Apos's recent activity

  1. Comment on Namecheap Expert Summit 2021 in ~tech

    Apos
    (edited )
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    Trailer Started on June 1st, Namecheap Expert Summits are virtual learning conferences where you can watch online classes led by business experts and entrepreneurs. You can watch the videos for...

    Trailer

    Started on June 1st, Namecheap Expert Summits are virtual learning conferences where you can watch online classes led by business experts and entrepreneurs.

    You can watch the videos for free either by registering (you get an email for each new video), or from this YouTube playlist. (Skip over all the trailers.)

    I'm liking the videos so far.

    This is the one from today: https://www.youtube.com/watch?v=XBBLOX3T7xk.

    2 votes
  2. Comment on What programming/technical projects have you been working on? in ~comp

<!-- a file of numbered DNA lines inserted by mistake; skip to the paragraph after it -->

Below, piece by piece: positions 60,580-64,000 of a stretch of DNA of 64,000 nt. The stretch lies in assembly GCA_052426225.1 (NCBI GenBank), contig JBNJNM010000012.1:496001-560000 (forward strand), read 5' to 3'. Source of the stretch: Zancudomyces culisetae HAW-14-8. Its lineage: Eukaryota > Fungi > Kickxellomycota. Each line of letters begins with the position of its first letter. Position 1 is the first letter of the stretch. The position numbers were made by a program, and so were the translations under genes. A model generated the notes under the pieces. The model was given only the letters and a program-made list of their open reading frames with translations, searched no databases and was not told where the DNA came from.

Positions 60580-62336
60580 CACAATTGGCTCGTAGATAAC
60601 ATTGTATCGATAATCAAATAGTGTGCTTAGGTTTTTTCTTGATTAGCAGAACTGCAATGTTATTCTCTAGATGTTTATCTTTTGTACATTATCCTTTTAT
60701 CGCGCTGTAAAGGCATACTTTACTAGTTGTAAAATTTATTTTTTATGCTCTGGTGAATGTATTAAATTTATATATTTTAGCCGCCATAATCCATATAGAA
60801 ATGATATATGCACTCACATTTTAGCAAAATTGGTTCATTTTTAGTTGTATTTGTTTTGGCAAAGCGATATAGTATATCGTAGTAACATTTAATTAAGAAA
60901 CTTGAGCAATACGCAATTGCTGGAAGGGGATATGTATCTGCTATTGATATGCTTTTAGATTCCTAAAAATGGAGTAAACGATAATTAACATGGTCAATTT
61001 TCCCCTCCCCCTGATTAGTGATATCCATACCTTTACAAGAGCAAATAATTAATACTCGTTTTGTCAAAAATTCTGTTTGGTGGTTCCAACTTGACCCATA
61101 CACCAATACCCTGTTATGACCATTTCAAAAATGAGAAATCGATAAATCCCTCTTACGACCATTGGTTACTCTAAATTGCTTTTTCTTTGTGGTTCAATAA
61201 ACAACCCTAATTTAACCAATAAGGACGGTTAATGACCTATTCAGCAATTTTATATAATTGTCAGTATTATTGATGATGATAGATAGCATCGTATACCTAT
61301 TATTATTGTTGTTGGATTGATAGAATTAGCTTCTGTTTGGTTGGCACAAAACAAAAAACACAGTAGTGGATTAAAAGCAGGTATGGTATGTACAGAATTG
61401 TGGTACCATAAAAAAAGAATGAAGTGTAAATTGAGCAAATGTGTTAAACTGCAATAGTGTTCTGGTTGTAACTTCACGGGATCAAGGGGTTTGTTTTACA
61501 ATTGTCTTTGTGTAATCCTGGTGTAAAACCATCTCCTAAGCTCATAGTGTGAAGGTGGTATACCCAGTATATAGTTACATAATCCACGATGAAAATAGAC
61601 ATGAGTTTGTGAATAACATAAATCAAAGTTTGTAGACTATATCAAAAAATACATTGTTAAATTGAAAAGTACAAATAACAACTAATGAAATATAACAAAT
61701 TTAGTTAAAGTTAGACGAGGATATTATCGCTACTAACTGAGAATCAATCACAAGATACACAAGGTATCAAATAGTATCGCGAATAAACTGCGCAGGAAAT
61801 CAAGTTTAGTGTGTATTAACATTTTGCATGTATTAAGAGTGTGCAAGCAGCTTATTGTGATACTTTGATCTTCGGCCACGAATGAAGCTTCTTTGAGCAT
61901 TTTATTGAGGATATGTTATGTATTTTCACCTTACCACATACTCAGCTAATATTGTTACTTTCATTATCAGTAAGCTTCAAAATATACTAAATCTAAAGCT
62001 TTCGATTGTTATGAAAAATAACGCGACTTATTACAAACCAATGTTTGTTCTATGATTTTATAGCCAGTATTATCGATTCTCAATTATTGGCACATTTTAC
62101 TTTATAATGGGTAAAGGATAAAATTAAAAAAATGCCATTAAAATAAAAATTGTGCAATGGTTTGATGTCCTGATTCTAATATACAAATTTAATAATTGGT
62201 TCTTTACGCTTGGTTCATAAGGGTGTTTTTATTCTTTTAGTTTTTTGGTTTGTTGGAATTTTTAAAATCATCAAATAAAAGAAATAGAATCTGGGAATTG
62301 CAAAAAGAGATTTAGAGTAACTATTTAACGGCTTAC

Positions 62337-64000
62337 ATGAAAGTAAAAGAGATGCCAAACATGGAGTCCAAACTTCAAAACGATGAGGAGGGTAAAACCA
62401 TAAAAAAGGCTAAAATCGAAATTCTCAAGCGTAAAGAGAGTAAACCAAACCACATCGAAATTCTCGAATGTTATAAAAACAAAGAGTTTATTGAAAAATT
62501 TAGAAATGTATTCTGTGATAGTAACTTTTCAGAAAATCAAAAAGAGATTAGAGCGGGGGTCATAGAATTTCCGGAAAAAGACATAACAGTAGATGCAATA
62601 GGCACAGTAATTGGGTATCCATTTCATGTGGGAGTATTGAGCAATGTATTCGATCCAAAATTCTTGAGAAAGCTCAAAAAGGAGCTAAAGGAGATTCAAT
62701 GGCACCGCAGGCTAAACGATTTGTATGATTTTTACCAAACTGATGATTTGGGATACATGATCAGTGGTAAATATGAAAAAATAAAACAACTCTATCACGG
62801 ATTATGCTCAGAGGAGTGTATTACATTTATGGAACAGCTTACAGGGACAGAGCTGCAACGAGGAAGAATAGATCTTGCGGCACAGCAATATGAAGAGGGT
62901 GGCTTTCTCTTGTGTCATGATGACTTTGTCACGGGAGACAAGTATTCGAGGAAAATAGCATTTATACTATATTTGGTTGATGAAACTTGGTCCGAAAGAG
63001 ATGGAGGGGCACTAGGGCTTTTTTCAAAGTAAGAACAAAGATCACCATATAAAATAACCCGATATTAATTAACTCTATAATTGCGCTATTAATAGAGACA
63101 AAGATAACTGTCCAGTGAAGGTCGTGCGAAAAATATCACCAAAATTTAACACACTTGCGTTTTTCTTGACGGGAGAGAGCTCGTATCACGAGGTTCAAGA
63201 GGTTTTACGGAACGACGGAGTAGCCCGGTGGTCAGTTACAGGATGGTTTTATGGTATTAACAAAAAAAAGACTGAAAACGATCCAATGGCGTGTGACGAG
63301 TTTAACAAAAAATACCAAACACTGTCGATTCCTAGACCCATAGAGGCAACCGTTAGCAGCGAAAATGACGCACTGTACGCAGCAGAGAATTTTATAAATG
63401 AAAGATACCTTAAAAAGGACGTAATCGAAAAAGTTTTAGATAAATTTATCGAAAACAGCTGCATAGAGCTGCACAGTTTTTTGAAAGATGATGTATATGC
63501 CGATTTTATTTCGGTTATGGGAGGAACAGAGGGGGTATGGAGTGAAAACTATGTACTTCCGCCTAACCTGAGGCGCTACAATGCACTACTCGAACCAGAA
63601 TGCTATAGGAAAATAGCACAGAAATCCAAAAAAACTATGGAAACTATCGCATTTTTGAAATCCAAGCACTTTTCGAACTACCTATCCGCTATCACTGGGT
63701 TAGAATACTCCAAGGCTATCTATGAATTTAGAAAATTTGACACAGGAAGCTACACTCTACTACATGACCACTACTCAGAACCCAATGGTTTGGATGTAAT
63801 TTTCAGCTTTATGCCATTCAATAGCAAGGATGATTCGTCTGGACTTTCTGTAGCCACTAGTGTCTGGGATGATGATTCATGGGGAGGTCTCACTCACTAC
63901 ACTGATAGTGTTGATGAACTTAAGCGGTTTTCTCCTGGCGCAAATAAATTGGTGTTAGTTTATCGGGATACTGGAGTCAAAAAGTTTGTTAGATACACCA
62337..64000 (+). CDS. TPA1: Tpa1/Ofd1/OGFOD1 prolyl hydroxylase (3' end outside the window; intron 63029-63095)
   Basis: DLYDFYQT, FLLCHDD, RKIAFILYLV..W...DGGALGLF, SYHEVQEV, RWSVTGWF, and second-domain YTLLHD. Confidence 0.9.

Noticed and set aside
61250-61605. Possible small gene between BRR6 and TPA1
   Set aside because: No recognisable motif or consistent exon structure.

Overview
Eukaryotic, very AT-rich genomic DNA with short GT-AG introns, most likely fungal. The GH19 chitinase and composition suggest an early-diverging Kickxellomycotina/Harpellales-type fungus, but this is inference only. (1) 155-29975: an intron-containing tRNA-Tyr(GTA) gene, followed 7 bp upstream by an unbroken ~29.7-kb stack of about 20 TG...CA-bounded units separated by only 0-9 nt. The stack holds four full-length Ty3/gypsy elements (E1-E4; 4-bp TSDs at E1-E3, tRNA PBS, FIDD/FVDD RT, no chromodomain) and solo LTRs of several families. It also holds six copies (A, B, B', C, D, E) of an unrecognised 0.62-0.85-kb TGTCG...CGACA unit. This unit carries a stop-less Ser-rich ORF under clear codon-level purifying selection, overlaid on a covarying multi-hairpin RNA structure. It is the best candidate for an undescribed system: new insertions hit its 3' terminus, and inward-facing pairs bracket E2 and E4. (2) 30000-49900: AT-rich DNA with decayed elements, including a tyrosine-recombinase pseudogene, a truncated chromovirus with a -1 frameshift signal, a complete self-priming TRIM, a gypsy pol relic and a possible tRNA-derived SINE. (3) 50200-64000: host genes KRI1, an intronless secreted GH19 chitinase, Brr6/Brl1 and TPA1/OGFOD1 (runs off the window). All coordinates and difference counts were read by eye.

Apos
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    I finally got my space optimization algorithm to support all the features I wanted. I managed to add negative areas. Essentially, it prevents the rectangles to overlap the red areas. It's so...

    I finally got my space optimization algorithm to support all the features I wanted. I managed to add negative areas. Essentially, it prevents the rectangles to overlap the red areas. It's so satisfying to play with it.

    For my game's pathfinding, this means I'll be able to modify the walkable path at runtime. I'll also be able to add or remove walls.

    4 votes
  3. Comment on Fortnightly Programming Q&A Thread in ~comp

    Apos
    Link Parent
    I don't think it's too hard. The hardest is probably to get started. Once you have a basic project that you can run and test, then it's just about iterating. If you want to try Flutter, they have...